For the last two years I’ve been working on Dopplr, a service to help people travel smarter. I’ve been trying to explore new ways to organise and design social networks. I also tried to visualise an awful lot of data, and on top of that, do it in a way that delights our users. And that’s what I’m going to talk about at the Business to Buttons conference in Sweden this coming June.
Last year Tom Coates (product manager of FireEagle, and a well-known thoughtful practitioner in matters of social software) and I gave a talk at Web2.0Expo San Francisco, “Polite, Pertinent, and… Pretty: Designing for the New-wave of Personal Informatics“. This presentation looked at interaction design principles to maximise the humanity of personal informatics services and minimise privacy issues. Since then I’ve realised there’s a fourth ‘P’: ‘Persuasive’.
There are both implicit and explicit persuasive roles that such services can adopt and, in concert with the other ‘P’s, this becomes a valuable design strategy.
Persuasive Design is a field that has been in the ascendant since Stanford professor B.J. Fogg popularised the term in his 2003 book. Essentially, it is as designer and writer Jeremy Faludi describes: “crafting a product’s user experience so that the user’s actual interaction with the product changes their behaviour.”
It’s particularly interesting to consider this approach to the data-rich world of personal informatics. The data itself is coming from their behaviour in the world, after all: their travel in relation to Dopplr specifically, but you could also think of things like exercise for services such as Nike+ and Nokia Sports Tracker, or their music-listening in terms of Last.fm and Spotify.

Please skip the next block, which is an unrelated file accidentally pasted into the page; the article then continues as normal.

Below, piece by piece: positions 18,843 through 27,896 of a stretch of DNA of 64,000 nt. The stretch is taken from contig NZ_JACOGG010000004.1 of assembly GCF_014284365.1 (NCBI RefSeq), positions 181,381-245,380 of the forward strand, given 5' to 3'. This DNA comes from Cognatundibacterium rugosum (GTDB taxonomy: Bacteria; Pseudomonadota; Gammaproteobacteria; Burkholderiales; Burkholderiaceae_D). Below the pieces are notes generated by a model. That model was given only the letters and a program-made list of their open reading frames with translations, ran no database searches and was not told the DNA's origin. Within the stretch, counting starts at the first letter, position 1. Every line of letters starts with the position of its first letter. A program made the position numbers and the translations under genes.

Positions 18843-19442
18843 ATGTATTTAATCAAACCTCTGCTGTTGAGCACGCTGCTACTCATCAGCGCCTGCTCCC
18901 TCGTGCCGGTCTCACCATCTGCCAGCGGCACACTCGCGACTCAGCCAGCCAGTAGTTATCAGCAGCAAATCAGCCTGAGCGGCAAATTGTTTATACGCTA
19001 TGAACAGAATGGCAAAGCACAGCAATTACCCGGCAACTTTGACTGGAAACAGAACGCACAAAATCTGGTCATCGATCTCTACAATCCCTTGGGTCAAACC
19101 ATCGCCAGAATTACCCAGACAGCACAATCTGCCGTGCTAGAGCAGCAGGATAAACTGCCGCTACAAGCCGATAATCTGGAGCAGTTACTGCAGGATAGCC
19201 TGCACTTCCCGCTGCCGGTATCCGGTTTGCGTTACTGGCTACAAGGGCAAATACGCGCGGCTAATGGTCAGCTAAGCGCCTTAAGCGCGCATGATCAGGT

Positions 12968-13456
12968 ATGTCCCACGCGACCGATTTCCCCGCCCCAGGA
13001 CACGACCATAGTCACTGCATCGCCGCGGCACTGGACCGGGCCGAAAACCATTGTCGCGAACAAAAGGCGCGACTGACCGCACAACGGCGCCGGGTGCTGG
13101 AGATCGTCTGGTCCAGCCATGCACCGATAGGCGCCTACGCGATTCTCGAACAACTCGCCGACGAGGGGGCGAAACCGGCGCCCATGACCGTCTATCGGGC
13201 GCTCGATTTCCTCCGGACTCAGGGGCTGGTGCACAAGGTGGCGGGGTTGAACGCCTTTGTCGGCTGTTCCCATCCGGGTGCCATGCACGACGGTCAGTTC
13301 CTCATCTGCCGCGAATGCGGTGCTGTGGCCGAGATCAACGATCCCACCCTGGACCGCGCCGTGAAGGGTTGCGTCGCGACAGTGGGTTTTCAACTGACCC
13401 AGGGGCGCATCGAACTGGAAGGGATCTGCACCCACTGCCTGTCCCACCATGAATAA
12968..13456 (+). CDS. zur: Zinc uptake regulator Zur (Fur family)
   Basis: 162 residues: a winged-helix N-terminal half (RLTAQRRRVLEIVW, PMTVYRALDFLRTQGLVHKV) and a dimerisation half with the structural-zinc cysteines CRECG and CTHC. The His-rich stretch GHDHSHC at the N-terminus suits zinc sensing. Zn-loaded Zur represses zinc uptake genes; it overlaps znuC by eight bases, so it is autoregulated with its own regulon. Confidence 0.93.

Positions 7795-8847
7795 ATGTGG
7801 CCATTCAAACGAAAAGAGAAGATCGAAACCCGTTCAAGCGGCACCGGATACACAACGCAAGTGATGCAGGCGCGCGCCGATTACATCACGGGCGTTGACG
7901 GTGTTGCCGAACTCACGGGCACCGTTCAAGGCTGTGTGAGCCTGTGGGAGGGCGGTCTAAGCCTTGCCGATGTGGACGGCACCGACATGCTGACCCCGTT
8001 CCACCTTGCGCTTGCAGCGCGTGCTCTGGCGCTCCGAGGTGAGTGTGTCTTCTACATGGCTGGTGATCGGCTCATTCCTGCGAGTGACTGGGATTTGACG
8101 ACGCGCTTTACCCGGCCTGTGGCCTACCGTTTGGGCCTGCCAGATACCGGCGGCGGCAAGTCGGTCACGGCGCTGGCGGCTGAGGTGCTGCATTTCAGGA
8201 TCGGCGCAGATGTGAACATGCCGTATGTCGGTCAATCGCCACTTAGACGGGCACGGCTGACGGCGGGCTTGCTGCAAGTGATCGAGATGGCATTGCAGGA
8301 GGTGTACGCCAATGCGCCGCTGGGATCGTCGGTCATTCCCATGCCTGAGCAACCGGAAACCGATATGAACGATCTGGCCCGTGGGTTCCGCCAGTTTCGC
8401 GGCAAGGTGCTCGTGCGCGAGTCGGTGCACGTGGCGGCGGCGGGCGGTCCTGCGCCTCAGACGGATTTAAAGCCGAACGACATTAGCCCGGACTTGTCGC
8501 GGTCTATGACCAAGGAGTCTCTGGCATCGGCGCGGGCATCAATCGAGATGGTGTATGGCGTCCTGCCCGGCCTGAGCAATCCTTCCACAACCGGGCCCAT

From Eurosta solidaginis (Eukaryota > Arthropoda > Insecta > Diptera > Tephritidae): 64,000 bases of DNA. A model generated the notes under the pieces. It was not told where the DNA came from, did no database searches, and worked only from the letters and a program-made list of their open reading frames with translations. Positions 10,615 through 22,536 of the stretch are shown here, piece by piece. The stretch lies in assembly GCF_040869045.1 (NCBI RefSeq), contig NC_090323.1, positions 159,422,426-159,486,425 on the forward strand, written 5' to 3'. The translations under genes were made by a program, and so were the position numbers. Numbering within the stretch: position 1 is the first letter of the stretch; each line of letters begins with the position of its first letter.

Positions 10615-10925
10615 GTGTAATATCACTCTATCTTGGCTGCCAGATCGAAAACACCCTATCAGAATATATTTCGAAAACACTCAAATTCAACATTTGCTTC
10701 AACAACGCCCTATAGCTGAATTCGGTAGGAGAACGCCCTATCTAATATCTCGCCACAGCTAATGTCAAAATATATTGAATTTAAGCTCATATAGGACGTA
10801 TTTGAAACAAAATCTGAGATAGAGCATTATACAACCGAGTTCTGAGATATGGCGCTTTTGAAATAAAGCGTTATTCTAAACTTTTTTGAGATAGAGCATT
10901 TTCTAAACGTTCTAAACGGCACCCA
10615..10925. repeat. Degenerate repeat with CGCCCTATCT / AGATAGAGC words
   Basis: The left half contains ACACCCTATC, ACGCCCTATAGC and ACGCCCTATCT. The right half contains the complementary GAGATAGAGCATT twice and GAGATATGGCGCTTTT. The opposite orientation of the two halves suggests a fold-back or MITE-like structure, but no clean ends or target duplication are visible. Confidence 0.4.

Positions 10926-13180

So, how to employ persuasive design in the representation of personal informatics? Surely, you have to truly represent a user’s data back to them. Yes. I think that’s the basic tenet to stick to – one might group it under the ‘polite’ heading of the four ‘P’s. But the act of representing a user’s data, harvested from their behaviour or interactions with a service, is the completion of a feedback loop. And the nuances of how you deliver that feedback can produce different persuasive outcomes.
The most basic persuasive outcome is the most negative: you fail to present the data in an interesting and compelling way and you persuade the user of nothing. Or worse, not to bother returning to engage further in the service.
There are acts of micro-persuasion that can be factored into your service design, which might engender large outcomes. For instance, in Dopplr’s carbon calculator (created in partnership with AMEE) we respond to a month with no reported trips with a simple “we envy you”. Erika Hall’s “Copy as Interface” is a great guide to acts of micro-persuasion in interface design. And Stephen Anderson recently gave a great presentation on “The art and science of seductive interactions” which looks at these techniques in some detail.
At the larger scale of persuasion, there’s the opposite of the nightmare scenarios I described above: present the user’s data back to them in an interesting and compelling way that makes them engage with the service more frequently and more deeply.
This was what we were attempting with our ‘Personal Annual Report’ – a summary of the user’s data over 2008, visualised in what we hoped were interesting and beautiful ways and in the context of both their social network and the larger Dopplr community.
It succeeded, and also proved to be a significant user recruitment and retention asset. It also generated a lot of great marketing – both word-of-mouth (and blog) and in the traditional press.
I’m going to be talking in detail about the ‘Personal Annual Report’ at this year’s From Business to Buttons conference, and going deeper into the role of macro and micro persuasion in the design of personal informatics. I’m looking forward to discussing it with some of you there – hopefully you’ll be persuaded…
About From Business to Buttons
Held in lovely Malmö in southern Sweden, From Business to Buttons is the meeting place in Europe for interaction designers, business strategist and usability experts. This year it will be held on June 11-12.
Dopplr carbon footprint screenshot by sebastiankippe